Program Cost, Adequacy of Support, and Induced Labor Supply Reduction
- Increasing the support level produced a more than proportional increase in the cost of the program, due to higher payments and larger numbers of eligible families.
- Lowering the benefit reduction rate resulted in larger cost differences because it increased the number of participants more than increasing the support level did.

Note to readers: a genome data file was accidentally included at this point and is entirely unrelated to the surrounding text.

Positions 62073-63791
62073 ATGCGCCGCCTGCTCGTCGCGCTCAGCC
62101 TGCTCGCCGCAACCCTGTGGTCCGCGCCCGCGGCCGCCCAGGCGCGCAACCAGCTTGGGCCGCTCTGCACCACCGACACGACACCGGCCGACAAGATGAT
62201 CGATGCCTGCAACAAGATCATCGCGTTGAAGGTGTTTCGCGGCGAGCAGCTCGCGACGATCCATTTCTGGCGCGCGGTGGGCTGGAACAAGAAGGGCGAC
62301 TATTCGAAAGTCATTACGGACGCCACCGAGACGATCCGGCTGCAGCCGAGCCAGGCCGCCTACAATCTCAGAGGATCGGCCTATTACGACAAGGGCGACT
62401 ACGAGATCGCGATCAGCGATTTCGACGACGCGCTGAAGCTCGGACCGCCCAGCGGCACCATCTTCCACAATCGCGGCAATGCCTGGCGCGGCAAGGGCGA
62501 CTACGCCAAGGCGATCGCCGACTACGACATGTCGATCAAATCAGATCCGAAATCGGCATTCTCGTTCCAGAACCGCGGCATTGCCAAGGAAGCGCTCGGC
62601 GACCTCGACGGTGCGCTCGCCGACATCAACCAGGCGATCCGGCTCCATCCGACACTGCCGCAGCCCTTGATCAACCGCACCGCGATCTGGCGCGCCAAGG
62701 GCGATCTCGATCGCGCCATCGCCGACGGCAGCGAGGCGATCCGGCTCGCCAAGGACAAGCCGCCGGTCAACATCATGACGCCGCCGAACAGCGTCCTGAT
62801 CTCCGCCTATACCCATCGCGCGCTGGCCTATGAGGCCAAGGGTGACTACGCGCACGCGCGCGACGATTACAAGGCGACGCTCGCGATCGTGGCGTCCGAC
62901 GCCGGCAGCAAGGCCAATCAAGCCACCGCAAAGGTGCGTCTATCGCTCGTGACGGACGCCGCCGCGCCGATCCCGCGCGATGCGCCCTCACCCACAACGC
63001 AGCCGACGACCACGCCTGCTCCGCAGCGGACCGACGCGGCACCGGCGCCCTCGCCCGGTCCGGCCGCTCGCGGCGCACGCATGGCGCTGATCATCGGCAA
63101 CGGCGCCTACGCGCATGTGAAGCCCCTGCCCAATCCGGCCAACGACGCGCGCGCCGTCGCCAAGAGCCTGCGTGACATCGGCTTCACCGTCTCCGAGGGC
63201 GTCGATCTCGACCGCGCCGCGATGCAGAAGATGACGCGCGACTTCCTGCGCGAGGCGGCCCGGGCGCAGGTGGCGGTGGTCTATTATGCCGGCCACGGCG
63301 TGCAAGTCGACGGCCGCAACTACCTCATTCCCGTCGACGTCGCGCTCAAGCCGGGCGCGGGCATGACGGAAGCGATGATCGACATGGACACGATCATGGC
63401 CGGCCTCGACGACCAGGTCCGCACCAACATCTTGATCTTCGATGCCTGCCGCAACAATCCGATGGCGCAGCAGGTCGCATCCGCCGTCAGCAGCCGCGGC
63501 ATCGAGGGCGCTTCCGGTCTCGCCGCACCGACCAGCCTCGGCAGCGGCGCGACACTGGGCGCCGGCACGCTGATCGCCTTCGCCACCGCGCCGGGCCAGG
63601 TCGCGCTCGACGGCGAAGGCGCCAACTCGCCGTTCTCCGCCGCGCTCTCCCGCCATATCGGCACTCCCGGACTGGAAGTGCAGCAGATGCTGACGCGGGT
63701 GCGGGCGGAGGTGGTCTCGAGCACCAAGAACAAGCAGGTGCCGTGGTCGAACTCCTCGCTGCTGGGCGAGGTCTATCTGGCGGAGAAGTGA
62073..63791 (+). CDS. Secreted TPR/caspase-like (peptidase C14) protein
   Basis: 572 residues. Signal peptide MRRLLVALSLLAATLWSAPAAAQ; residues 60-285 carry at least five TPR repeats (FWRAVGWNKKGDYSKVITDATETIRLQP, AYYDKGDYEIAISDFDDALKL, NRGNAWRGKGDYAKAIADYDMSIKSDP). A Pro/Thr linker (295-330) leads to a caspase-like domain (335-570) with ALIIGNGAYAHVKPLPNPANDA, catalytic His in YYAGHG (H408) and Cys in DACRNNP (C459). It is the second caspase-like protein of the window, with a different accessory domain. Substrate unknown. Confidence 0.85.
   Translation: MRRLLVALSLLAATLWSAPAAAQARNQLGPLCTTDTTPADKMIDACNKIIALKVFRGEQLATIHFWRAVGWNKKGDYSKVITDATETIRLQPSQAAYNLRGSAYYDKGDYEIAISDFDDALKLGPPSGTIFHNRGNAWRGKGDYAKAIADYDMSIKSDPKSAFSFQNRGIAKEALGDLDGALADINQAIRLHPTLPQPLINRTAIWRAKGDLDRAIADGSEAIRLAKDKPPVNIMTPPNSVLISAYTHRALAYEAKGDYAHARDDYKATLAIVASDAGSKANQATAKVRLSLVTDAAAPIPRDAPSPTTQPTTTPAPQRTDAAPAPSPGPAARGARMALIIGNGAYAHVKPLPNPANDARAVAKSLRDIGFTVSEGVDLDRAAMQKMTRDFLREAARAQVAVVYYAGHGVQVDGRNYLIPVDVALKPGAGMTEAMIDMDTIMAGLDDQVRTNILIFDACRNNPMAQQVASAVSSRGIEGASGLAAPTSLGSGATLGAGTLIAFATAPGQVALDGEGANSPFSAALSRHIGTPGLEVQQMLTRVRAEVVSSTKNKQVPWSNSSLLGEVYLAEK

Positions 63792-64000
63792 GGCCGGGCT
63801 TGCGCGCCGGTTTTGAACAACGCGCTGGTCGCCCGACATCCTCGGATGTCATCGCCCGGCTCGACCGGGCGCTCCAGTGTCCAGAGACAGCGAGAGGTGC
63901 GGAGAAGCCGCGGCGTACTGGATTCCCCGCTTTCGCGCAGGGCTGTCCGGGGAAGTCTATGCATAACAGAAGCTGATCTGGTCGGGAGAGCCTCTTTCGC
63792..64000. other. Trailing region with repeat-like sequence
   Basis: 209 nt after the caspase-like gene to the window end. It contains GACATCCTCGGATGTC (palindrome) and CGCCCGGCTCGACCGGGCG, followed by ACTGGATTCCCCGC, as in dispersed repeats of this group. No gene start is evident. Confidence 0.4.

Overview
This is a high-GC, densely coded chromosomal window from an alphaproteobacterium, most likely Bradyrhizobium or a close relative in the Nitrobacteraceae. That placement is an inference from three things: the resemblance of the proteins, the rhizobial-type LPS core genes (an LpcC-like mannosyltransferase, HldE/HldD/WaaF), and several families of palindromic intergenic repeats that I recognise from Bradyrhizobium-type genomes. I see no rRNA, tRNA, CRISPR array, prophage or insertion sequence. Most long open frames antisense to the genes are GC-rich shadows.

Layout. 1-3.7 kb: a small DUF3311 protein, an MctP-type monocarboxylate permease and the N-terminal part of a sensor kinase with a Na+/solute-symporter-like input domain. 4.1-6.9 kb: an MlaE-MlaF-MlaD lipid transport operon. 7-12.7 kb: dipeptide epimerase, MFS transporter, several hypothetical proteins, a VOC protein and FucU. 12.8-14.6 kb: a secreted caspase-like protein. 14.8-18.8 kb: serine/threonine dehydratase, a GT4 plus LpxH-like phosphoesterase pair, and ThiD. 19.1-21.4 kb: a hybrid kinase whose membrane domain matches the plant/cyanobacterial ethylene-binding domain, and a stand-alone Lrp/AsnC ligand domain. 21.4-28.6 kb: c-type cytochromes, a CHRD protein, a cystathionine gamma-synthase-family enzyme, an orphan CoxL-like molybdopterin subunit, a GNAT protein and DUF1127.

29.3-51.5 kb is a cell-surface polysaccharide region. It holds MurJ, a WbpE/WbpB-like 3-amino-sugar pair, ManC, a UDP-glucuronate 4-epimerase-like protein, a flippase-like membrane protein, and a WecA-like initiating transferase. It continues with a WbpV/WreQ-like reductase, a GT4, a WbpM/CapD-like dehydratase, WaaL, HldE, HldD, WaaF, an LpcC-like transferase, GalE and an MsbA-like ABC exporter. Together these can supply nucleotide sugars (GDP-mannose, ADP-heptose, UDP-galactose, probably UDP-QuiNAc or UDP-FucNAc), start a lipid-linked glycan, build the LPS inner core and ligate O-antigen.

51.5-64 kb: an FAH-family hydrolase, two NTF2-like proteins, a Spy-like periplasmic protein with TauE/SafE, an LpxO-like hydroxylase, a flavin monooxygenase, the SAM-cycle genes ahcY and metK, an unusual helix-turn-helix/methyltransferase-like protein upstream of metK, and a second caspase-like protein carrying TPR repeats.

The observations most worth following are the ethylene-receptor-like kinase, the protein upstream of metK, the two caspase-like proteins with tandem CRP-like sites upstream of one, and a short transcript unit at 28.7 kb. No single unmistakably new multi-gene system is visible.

- More generous NIT plans tended to also reduce work effort and labor supply more.
Using microsimulation, the author estimates the trade-offs between the goal of raising the incomes of the poorest families, the goal of promoting the private employment of poor people, and the budgetary cost of replacing AFDC and Food Stamps with a universal negative income tax nationwide.